Nicholas Vardy

Last week, an anonymous buyer, bidding by telephone at Sotheby’s on the Upper East Side in New York, paid a record $9.5 million for a British Guiana One-Cent Magenta postage stamp from 1856.

The winning bid was almost four times the previous record auction price for a single stamp — 2.87 million Swiss francs (about $2.2 million) set back in 1996. It was also a far cry from the $35,000 Utica, N.Y.-based textile magnate Arthur Hind paid for the stamp back in 1922.

David Beech, longtime curator of stamps at the British Library, called the stamp the “Mona Lisa” of the world’s stamps. And after collecting a 20% commission on the sale, it’s no wonder David Redden, Sotheby’s vice chairman, called the auction “a truly great moment for the world of stamp collecting.”

Stamps as an Investment

If you’re like most retail investors, you’ve probably never thought of stamps as an investment.

So you’ll also be surprised to learn that stamps are billionaire bond king Bill Gross’s favorite asset class.

Over the course of his lifetime, Gross has spent reportedly between $50 million and $100 million buying stamps. That’s not an insignificant chunk of his $2.2 billion fortune.

Rare stamps also have generated Bill Gross some terrific investment returns. At a charity auction in 2010, Gross sold a small part of his stamp collection for 4x his cost, and has called investing in rare stamps “better than the stock market.”

Nor is Gross alone in looking at rare stamps as a place to invest.

At least one third of the estimated 60 million stamp collectors across the globe are Chinese. Another third are based elsewhere in Asia. AccordingThe Hurun Report, 64% of Chinese millionaires invest in luxury goods, primarily in rare stamps. That makes it very possible that the buyer of the British Guiana One-Cent Magenta was from China — and that the stamp’s new home is nearer to Beijing than to Boston.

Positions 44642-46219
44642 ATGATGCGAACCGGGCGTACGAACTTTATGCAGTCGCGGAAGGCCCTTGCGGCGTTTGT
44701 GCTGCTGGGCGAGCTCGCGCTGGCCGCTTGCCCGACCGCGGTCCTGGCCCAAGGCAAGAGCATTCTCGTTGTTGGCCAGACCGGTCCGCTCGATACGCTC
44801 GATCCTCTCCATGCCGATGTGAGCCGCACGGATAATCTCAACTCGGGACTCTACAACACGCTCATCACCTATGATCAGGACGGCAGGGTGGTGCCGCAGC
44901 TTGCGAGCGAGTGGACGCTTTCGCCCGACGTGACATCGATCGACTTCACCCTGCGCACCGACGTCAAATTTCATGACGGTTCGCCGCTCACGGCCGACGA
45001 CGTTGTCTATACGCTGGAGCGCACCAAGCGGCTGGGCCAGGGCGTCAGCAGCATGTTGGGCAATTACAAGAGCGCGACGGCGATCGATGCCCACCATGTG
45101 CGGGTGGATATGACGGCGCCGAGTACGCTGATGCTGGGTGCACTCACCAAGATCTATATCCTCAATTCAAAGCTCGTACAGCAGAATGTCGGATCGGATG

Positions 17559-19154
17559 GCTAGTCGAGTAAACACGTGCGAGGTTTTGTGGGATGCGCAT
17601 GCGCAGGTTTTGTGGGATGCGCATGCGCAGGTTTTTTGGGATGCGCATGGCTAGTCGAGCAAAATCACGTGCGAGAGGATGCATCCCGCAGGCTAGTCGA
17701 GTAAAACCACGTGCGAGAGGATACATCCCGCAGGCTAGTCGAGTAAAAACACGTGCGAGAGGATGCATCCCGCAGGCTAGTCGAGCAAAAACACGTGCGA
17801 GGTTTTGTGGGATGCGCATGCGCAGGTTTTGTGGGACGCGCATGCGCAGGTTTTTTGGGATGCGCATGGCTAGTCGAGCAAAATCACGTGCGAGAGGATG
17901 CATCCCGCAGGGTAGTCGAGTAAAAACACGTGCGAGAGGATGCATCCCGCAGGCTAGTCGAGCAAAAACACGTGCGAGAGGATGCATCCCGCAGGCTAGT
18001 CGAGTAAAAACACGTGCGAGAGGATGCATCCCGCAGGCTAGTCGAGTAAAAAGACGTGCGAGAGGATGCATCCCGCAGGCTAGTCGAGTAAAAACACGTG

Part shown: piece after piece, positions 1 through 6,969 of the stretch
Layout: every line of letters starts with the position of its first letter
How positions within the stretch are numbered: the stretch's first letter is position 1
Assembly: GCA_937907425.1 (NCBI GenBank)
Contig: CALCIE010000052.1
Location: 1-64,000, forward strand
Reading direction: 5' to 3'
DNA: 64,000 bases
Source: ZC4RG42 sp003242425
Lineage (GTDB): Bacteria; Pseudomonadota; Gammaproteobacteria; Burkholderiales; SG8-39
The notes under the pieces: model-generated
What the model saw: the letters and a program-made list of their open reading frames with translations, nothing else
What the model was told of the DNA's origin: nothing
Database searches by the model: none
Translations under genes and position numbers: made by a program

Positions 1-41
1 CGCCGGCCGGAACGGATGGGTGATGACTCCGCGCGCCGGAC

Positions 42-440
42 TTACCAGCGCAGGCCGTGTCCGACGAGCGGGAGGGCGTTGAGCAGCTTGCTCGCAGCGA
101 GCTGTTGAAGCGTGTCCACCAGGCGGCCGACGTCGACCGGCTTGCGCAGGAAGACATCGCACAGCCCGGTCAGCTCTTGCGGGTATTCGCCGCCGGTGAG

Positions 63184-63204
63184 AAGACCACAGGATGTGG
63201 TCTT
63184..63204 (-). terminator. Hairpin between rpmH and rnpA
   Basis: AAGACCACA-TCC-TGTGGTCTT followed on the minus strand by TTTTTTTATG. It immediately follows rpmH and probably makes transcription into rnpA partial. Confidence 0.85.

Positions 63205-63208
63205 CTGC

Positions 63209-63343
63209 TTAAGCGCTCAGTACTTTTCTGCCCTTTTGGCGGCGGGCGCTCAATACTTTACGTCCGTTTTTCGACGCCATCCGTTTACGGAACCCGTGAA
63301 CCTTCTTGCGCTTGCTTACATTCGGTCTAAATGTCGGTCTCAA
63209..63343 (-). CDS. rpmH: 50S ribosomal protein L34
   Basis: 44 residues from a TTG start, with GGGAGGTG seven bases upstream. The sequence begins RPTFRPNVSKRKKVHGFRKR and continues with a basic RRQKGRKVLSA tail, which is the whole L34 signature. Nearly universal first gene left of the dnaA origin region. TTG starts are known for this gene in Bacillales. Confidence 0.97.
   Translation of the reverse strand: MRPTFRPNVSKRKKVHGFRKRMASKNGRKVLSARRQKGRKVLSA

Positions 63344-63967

Why Invest in Stamps

Rare stamps offer a triple play of diversification, stability and significant upside potential. Rare stamps have little correlation to any publicly traded securities market. They are thankfully immune from the vagaries of the stock markets, offering slow steady returns over time. And like the Energizer bunny, the price of rare stamps just keeps going and going — consistently appreciating in value.

And stamp investing has come a long way.

Rare stamps feature prominently in the Knight Frank Luxury Goods Index. Rare stamps were the second-best-performing luxury asset class over the 10 years through Q3 2013. Only classic cars fared better.


Nicholas Vardy

Nicholas Vardy is currently editor of the monthly investment newsletter, The Alpha Investor Letter, which provides longer-term global investments. He also writes two weekly trading services, Triple Digit Trader and Bull Market Alert, which focus on making short-term profits in the hottest markets in the world.